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Over the years, dispersive Raman spectroscopy has increasingly been implemented for sample analysis including material identification, biomedical research, and art and archeology due to its portability and sampling flexibility. When choosing a Raman instrument, one of the primary concerns is the wavelength of the laser that is integrated into the Raman spectrometer system. The Raman signature and the specific peak position of any material is related to the material’s unique chemical structure and is independent of the excitation wavelength, so the molecular fingerprint will be the same regardless of the excitation laser wavelength. However, different excitation wavelengths provide specific strengths and weaknesses allowing a user to optimize the measurement of different samples by their choice of Raman excitation laser wavelength. So how does one select a laser excitation wavelength for particular applications? There are many different excitation options, but the three most widely used are 532 nm, 785 nm and 1064 nm. The most popular is the 785 nm excitation system as it offers the best balance of signal strength, sensitivity to fluorescence, cost and overall performance, and can be used to collect the Raman spectrum of most organic materials quickly. When samples are fluorescent in the other wavelengths, the longer wavelength of 1064 nm is beneficial.

Some important indicators of performance for these three wavelengths are listed below:

  532 nm 785 nm  1064 nm 
Excitation efficiency  high  medium  low 
Fluorescence  high  medium  low 
Heat absorption low  medium  high 

The most obvious difference is the excitation efficiency. Raman scattering efficiency is proportional to λ-4, where λ is the laser wavelength. For example, Raman scattering at 532 nm is a factor of 4.7 more efficient than at 785 nm and 16 times better than at 1064 nm, effectively meaning that scan time at longer wavelengths needs to be much longer compared scan time to collect the spectrum using 532 nm, assuming that all other conditions remain the same.

Detector sensitivity is another concern. Since Stokes Raman is used for most instruments, Raman signals excited by a 532 nm laser are distributed in the visible range, where the response is best for most silicon-based CCD detectors. Meanwhile, Raman signals from 785 nm systems fall within the NIR range (750-1050 nm), where the response is still relatively good. For 1064 nm, however, since there is no response from silicon above 1100 nm, NIR-sensitive InGaAs array detectors are normally used for dispersive instruments. Further, a 512 pixel sensor is embedded for most dispersive 1064 nm Raman instruments (vs. 2048 for most others) due to cost control concerns, which leads to relatively less detector pixel resolution and potentially smaller Raman shift coverage.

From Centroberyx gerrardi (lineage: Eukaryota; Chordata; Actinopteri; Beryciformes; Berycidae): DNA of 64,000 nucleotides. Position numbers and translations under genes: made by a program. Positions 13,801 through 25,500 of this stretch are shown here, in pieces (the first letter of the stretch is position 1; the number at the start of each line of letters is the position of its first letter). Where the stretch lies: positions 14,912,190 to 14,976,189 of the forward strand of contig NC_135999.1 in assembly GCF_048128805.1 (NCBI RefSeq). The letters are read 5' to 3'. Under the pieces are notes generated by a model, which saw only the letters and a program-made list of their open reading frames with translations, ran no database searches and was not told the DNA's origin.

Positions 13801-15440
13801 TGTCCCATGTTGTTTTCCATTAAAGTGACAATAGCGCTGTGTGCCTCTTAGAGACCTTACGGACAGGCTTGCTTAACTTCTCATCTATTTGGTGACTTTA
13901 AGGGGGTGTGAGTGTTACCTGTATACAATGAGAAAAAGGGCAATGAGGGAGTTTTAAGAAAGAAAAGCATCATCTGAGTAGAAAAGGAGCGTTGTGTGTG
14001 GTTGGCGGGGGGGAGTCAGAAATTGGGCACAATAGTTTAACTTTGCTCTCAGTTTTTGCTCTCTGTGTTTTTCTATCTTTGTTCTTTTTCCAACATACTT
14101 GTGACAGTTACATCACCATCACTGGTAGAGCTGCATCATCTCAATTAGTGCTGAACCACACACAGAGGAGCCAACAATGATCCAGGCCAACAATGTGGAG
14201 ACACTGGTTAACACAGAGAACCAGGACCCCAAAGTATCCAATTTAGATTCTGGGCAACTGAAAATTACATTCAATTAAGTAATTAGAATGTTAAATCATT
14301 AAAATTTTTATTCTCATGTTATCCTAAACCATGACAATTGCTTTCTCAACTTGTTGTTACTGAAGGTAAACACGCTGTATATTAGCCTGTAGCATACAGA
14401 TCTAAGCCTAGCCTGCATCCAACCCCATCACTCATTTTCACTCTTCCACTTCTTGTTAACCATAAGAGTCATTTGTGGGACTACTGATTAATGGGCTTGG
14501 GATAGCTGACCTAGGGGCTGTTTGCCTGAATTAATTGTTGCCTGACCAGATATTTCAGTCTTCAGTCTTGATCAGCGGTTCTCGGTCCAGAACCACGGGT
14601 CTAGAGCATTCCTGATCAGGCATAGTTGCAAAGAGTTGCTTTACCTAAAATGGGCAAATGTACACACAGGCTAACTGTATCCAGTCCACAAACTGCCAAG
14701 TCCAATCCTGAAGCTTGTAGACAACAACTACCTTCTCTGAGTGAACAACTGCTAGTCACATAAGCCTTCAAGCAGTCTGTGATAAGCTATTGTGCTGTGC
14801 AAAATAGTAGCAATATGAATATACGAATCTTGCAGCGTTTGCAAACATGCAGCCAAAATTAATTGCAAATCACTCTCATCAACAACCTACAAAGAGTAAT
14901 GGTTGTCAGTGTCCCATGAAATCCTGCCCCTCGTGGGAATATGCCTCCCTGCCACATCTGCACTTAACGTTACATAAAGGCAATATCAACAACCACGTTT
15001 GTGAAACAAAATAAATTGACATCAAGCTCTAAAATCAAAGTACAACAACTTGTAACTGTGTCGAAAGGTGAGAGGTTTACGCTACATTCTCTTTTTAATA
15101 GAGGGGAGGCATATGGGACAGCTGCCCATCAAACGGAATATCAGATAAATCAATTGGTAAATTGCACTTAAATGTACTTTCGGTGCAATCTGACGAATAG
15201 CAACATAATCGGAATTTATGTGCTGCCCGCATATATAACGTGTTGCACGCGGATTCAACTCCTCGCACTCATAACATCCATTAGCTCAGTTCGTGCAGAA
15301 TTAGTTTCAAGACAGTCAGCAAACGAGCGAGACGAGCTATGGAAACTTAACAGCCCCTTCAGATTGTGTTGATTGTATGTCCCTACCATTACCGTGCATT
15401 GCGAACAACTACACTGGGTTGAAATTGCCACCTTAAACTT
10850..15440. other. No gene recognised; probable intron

Another important phenomenon that occurs and interferes with the measurement of the Raman spectrum is fluorescence, which in most cases is a decisive factor when excitation efficiency is very important. Fluorescence is produced in a very similar process to Raman scattering but is based on photoluminescence mechanism. The Raman peaks maintain a constant separation from the excitation frequency; meanwhile, fluorescence is anchored at a specific frequency or wavelength, meaning that it does not shift with the excitation laser. Furthermore, the fluorescence bleaching effect makes the fluorescence signals drop over time. To minimize interference of fluorescence with a Raman spectrum, longer wavelength laser excitation is preferred. Fluorescence may be strong when measuring darker samples, dyes, and natural products.

Figure 1. Energy diagram for fluorescence and lasers of different wavelength used across the fluorescence spectral range.

Laser energy absorption by samples must also be taken into consideration as this may cause sample heating and lead to changes in the sample. Generally, the longer the excitation wavelength, the more the sample absorbs light and is heated. In extreme cases, small volume liquid samples may be boiled, while colored, dark, or black samples may be damaged. Laser energy absorption-related sample damage may be avoided or minimized, by rotating the sample, or lowering the laser power density at the sample, but these steps add complexity and/or increase the measurement time. Therefore, with certain incorrect measurement configurations, it is possible for sample damage to take occur due to improper handling even though Raman is a nondestructive technology.